I’m sitting here next to my bookcase full of unread books, looking up and down at it while the inevitable looms in the back of my mind. It’s no wonder I have anxiety. There’s not enough time.
Not enough time to play all of the video games all the way through, finish all of the puzzles that surround my room, to finish writing that book that’s in my drafts, or to read all of the books that are piling up. The end is inevitable, but I choose to fill it with mind-numbing hours on my phone and in my laptop doing homework.
Graduation is in December, maybe May 2020, but that’ll be a year (or year and a half) until I can have all the free time I need (barring any part time job of course). Yet, I can’t help but feel like that year is just going to fly by and I would’ve wasted it.
Having ADD is a lot of work, my mind is always in overdrive and I can’t sit still. The only things that’ll turn off my thoughts are puzzles and sleep. Yet, here I am. Typing up a blog on my phone, when I could be journaling or reading. Oh well, at least this is an entry! So, my time wasn’t wasted.
2019 is going to be the year of creativity whether I realize it or not, I just have to keep fighting and focus on the right things. No longer will I wait around for replies or notifications on anything. I need to focus on me, and me alone.
So, I’ll continue to date myself this year. Figure out who I am. The creative person is inside me, I just have to meet her again.
The midsummer sun was pounding down on me while I dug my hands into the dirt. I could feel the wetness in the layers of mud as I kept sifting through the moist soil. My daughter’s voice ran through my head after every rinse in the water hose, just wear gloves, Gideon, but I never listened—why would I? I liked the feel of it. The grunginess of my hands after a long day outside, they made me feel like a mechanic. At first, I thought it was unusual that planting flowers and various herbs was my way of escape, but it felt right. So, I quickly got over the judgmental stares of passersby watching a six-foot-tall man with his knees in the dirt because I kind of had to.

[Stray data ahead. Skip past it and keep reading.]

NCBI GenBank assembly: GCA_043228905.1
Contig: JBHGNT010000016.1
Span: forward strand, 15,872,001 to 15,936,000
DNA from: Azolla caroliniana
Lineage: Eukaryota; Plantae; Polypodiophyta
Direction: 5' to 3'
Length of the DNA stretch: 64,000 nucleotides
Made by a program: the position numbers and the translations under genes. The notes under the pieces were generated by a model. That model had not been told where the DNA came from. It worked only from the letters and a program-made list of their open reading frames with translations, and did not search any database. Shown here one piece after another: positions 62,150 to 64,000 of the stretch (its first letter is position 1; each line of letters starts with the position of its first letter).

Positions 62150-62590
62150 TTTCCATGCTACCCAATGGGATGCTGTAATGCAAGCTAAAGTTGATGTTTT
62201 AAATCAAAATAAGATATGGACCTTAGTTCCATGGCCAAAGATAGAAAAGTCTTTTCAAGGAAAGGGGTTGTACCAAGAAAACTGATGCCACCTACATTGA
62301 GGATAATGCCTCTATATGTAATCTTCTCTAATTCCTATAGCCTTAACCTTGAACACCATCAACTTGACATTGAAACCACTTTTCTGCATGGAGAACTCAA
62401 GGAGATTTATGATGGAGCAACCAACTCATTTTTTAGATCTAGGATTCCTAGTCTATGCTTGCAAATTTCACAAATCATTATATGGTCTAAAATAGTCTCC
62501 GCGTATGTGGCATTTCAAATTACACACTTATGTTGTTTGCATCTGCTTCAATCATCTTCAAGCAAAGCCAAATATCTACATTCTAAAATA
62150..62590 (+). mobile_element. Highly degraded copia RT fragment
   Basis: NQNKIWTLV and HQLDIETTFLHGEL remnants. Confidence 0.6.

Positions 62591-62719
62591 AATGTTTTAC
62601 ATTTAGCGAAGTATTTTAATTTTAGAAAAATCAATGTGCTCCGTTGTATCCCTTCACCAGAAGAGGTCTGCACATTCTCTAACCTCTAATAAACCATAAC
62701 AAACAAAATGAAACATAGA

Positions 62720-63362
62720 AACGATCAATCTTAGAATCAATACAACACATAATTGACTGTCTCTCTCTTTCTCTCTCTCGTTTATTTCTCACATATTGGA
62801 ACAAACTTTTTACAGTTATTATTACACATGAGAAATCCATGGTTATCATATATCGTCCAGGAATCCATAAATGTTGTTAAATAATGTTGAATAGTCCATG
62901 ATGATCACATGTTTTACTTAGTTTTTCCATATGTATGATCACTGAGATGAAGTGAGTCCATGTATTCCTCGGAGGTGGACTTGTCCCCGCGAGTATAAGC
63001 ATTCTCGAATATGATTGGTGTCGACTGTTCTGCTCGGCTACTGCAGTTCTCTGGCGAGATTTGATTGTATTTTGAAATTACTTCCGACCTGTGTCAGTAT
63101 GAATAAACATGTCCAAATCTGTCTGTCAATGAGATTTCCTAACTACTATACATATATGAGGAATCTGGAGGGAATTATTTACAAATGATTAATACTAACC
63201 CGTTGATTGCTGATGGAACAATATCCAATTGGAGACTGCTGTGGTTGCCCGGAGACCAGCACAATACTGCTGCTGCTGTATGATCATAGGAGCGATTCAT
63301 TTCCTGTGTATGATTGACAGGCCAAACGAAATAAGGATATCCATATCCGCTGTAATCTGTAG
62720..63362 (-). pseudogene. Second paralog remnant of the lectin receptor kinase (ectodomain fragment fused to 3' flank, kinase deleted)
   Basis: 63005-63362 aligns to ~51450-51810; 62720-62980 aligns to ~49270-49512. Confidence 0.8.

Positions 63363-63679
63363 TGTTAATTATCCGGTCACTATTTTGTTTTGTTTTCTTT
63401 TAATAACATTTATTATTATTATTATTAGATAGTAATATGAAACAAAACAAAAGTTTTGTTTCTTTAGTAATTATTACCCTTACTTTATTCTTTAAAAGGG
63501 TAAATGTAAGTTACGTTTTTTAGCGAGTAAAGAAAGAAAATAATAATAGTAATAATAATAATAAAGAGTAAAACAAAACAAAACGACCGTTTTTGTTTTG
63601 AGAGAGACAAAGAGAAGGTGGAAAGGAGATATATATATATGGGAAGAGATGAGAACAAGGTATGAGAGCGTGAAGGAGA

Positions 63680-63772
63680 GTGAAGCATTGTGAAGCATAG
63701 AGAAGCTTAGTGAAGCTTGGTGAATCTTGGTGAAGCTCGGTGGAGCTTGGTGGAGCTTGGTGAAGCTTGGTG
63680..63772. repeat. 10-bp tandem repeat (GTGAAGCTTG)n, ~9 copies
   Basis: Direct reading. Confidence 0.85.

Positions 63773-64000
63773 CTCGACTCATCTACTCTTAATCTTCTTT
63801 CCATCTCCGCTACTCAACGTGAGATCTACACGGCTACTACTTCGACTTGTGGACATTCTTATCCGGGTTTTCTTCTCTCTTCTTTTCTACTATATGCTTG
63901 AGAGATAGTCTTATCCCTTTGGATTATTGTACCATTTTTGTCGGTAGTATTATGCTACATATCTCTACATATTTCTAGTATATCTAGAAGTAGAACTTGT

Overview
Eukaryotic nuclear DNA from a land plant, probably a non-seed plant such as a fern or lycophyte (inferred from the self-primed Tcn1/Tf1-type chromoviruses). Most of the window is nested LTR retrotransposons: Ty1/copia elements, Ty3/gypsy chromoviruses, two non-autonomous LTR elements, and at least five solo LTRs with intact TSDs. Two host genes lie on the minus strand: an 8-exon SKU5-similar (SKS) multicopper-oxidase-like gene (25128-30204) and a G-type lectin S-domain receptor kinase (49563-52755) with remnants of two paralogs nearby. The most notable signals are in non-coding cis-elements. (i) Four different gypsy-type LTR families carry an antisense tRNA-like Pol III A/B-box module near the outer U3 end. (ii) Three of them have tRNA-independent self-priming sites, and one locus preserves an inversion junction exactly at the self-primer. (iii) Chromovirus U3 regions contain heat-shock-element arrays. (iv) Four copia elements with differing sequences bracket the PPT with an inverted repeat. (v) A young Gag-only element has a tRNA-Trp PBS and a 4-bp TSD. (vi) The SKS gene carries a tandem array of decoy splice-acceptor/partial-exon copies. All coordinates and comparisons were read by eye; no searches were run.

Today though, it wasn’t about the flowers or the herbs. Today, I was tasked with tearing apart the dirt in front of my daughters’ home. Tasked to destroy what was once beautiful, but it had to be done. There were unwanted dandelions, chickweeds, purslane, and bluegrass interrupting the growth of the sunflowers and morning glories I planted a few months ago. These pesky weeds were relentless; they kept coming back, even over the summer. Although, I could never understand why she couldn’t do this herself. All it took was a good pair of gloves, and a little patience. The task was easy, but ever since we buried her husband a couple months ago, she wasn’t motivated to do any of the outdoor chores. Although, I was amazed that she even invited me over—my wife must’ve had something to do with it. We never got along, even before my grandson’s father died. Our relationship was fine, but it was always uncomfortable. The tension was inevitable though; she’d never forgive me for what happened.